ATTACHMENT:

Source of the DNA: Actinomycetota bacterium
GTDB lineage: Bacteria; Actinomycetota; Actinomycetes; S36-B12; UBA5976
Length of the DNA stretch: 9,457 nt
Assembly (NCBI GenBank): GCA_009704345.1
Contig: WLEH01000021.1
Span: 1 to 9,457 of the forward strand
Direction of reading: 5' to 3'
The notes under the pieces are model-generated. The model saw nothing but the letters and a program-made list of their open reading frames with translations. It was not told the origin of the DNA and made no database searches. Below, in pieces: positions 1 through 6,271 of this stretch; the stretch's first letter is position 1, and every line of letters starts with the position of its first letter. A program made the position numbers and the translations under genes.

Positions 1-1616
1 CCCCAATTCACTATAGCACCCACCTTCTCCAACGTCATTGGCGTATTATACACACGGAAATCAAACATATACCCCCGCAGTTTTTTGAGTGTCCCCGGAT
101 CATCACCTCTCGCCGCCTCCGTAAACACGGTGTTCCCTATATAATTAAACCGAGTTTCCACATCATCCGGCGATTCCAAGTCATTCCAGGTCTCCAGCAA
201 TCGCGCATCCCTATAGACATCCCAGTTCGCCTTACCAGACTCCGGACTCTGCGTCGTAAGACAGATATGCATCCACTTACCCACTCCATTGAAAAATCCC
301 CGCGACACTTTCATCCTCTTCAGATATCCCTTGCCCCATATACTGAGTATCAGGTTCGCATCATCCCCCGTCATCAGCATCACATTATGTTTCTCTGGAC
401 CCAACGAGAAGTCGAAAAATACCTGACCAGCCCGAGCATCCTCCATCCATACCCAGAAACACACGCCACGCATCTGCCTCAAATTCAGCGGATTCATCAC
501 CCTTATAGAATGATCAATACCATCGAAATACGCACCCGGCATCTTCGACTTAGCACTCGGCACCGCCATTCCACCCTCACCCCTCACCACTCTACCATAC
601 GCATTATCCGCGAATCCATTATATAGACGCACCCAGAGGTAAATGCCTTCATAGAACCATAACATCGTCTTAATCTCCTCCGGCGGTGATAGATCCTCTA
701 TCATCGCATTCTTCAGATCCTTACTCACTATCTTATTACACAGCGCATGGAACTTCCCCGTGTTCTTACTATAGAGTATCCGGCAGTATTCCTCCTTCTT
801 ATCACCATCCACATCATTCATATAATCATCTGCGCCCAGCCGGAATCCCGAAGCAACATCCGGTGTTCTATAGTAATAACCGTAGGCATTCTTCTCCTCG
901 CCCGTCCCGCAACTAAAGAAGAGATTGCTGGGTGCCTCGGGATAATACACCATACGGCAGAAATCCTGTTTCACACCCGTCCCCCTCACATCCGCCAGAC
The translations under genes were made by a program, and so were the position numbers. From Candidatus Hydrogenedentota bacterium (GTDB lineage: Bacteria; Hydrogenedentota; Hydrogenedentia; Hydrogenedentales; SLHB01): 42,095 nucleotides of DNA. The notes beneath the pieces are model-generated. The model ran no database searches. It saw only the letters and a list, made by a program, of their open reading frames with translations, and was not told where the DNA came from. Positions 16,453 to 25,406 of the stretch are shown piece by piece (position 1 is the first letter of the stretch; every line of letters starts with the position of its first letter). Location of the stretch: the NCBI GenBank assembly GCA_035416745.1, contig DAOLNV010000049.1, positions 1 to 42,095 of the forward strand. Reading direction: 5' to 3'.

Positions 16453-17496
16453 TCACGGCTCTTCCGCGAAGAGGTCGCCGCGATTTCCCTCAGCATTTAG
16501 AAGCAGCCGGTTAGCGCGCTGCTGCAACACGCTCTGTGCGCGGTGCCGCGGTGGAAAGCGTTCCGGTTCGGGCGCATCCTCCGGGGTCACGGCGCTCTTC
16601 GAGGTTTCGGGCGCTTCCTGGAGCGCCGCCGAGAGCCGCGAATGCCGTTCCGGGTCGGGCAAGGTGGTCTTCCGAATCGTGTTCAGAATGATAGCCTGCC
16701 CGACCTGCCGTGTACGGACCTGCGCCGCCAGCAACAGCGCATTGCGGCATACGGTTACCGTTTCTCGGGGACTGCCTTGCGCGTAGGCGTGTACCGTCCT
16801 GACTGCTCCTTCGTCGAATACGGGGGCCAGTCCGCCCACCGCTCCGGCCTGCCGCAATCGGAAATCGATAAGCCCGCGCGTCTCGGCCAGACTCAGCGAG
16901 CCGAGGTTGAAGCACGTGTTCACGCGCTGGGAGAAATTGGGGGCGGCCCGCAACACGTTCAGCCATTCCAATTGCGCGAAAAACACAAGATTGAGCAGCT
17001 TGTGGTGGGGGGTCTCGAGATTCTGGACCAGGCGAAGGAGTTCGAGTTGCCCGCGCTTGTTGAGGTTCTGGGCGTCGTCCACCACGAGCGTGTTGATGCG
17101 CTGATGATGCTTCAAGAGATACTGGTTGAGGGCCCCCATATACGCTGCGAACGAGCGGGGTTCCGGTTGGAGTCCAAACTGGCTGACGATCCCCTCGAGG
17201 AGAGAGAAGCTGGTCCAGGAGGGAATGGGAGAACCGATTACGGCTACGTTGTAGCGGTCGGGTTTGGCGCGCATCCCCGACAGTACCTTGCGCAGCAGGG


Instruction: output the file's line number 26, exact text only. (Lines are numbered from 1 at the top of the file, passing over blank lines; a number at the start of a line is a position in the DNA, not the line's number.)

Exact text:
16801 GACTGCTCCTTCGTCGAATACGGGGGCCAGTCCGCCCACCGCTCCGGCCTGCCGCAATCGGAAATCGATAAGCCCGCGCGTCTCGGCCAGACTCAGCGAG